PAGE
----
The above preview is unformatted text

This student written piece of work is one of many that can be found in our GCSE Julius Caesar section.

Found what you're looking for?

  • Start learning 29% faster today
  • 150,000+ documents available
  • Just £6.99 a month

Not the one? Search for your essay title...
  • Join over 1.2 million students every month
  • Accelerate your learning by 29%
  • Unlimited access from just £6.99 per month

See related essaysSee related essays

Related GCSE Julius Caesar essays

  1. How do Brutus and Cassius change throughout the play of Julius Csar?

    Finally, Cassius begins to break, saying that Brutus has broken his heart and that a friend should "bear his friend's infirmities (weaknesses)", but Brutus makes them greater than they are and emphasises them. This shows that despite all they have said, Cassius still regards Brutus as a friend, but the same cannot be said for Brutus.

  2. How suitably is the theme of the supernatural depicted in the play 'Julius Caesar'?

    This could be represented on the stage. For the Elizabethans, the king was a symbol of the state. Therefore, when the king is murdered, that means the social order is violently disturbed.

  1. What do we learn about the characters of Cassius and Brutus and how they ...

    This was very different at the beginning of the play, especially in act 1.2 where Cassius was persuading Brutus and Brutus listens passively, under control of Cassius's intelligent words. Even after they have made up, Brutus continues his authority, one such example being when he says "Good reasons must of

  2. Refer to Act 1 Scene 2, Act 2 Scene 1 and Act 4 Scene ...

    Cassius is accused by Brutus and also comes under scrutiny by him in Act 4 Scene 3, for once we see Cassius being attacked and criticised when usually he is the man criticising others (such as Caesar). He tries to defend himself and gain Brutus' sympathy again.

  1. Show how Shakespeare demonstrates the use of persuasion with close reference to the play ...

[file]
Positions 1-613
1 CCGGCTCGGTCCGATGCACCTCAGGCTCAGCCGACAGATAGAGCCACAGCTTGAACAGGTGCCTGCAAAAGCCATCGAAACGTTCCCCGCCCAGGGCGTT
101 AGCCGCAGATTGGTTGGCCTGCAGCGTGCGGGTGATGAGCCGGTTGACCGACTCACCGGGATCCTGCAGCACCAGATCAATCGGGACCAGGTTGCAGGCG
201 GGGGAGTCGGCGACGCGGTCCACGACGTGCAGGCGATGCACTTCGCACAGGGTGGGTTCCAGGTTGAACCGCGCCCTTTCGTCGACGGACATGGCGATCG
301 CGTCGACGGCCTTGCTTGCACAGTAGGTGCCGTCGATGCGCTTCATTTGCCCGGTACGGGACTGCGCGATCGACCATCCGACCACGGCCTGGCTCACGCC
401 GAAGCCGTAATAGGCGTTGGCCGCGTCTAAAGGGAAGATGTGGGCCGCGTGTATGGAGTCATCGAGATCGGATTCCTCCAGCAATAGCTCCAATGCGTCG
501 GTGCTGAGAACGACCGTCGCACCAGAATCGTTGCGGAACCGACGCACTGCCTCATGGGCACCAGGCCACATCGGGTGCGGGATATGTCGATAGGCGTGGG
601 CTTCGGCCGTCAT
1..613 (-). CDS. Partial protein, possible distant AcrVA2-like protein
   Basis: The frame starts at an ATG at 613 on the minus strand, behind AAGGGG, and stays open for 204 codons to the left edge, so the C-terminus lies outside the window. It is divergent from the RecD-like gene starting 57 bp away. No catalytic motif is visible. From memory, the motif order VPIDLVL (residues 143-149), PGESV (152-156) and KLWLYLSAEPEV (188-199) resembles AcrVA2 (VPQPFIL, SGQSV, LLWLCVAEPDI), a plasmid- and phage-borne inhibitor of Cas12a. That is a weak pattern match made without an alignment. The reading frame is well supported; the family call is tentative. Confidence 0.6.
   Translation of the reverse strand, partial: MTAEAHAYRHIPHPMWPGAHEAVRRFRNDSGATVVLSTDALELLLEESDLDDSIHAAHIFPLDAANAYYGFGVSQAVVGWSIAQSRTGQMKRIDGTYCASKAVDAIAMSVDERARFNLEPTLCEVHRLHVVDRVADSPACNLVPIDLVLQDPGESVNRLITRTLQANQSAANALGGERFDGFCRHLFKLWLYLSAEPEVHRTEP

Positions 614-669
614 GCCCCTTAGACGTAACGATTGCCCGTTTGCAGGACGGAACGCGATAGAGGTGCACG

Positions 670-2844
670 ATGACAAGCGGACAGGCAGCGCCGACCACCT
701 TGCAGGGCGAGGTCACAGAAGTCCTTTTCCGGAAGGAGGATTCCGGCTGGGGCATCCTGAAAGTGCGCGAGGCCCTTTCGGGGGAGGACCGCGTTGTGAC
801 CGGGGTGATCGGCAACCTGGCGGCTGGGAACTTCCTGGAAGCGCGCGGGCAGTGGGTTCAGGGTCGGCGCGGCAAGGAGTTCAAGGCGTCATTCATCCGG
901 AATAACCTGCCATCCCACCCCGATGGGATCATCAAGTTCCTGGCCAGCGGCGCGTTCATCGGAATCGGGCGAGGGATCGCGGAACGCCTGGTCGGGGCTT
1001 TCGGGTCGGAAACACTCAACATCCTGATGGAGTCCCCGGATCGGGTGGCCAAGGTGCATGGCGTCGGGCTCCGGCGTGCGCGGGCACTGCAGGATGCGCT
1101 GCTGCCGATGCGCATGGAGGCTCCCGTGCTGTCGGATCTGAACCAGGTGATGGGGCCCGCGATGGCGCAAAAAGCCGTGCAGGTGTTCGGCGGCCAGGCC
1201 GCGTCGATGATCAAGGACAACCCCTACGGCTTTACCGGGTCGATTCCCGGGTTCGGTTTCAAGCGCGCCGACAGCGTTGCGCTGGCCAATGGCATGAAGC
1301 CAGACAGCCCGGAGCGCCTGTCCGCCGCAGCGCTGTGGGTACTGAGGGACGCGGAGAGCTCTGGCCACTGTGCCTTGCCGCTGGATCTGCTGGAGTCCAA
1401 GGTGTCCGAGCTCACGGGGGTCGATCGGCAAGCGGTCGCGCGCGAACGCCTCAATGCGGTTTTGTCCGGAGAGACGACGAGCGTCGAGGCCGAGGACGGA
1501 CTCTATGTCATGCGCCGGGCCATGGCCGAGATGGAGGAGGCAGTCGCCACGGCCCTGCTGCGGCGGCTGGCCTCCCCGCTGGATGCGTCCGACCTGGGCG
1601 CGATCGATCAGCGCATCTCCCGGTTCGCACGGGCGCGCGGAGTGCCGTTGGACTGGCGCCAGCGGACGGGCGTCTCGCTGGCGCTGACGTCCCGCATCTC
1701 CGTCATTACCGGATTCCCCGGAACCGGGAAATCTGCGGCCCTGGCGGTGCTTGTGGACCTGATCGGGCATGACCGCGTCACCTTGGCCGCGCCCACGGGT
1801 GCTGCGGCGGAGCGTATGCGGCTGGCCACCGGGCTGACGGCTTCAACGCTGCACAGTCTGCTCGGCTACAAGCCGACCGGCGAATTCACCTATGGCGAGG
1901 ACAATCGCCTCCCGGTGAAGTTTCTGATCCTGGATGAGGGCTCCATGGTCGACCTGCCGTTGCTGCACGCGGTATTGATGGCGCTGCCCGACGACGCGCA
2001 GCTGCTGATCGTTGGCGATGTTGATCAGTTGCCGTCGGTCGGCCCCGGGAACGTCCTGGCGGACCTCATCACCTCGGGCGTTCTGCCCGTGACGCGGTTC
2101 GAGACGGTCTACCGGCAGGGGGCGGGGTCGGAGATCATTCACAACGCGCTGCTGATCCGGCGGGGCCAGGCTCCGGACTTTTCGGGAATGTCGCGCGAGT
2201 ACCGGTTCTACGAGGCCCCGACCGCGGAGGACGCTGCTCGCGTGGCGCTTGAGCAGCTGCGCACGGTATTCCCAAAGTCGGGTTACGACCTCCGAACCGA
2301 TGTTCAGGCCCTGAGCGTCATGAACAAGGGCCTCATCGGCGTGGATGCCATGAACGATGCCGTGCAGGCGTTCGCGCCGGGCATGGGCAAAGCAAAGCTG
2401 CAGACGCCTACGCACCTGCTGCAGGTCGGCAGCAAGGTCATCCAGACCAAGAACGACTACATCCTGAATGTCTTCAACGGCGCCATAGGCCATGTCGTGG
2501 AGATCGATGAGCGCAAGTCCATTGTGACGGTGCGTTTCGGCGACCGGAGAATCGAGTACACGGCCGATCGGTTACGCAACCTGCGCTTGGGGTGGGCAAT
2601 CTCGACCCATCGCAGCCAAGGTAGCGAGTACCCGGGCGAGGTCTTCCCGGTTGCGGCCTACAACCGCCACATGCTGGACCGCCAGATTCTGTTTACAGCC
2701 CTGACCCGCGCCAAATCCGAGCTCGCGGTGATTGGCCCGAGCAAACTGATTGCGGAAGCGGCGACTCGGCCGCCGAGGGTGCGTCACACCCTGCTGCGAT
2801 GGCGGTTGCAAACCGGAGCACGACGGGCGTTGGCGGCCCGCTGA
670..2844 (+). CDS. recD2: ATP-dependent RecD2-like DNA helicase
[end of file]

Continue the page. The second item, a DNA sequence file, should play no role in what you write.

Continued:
Shakespeare uses the themes of supersitition and the supernatural to affect characters actions and thoughts. Cassius and the other conspirators know they should 'win the noble Brutus to our party' (1.111.141) So that night, Cassius and the other conspirators plan to throw forged letters into the house of Brutus.

  2. What do we learn about the characters of Cassius and Brutus in these scenes, ...

    Cassius continues and is being very sycophantic towards Brutus by saying he is very noble but hen suddenly "Except immortal Caesar" This would have destroyed Brutus's sense of pride and would have enraged Brutus; he has relatively degraded him and belittled him in front of Caesar and is now weighing him down.

  1. The Events in Brutus’s tent (act 4 scenes 2 and 3)

    Act 2 scene1 of the Shakespeare play "Julius Caesar" is very dramatic and engaging especially the opening setting of the scene, the conspirators, the strange happenings during the scene and Portia's suspicions about Brutus. The scene begins at night in a storm, this is striking because night time is associated with scary things (things that go bump in the night).

  2. What do we learn about the characters of Cassius and Brutus in these scenes, ...

    On the whole the most important apprehension made on Caesar's part is when he wisely notices that Cassius is very discontented with his position, when he says, "Such men as he be never at heart's ease whiles they behold a greater than themselves."

  • Over 160,000 pieces
    of student written work
  • Annotated by
    experienced teachers
  • Ideas and feedback to
    improve your own work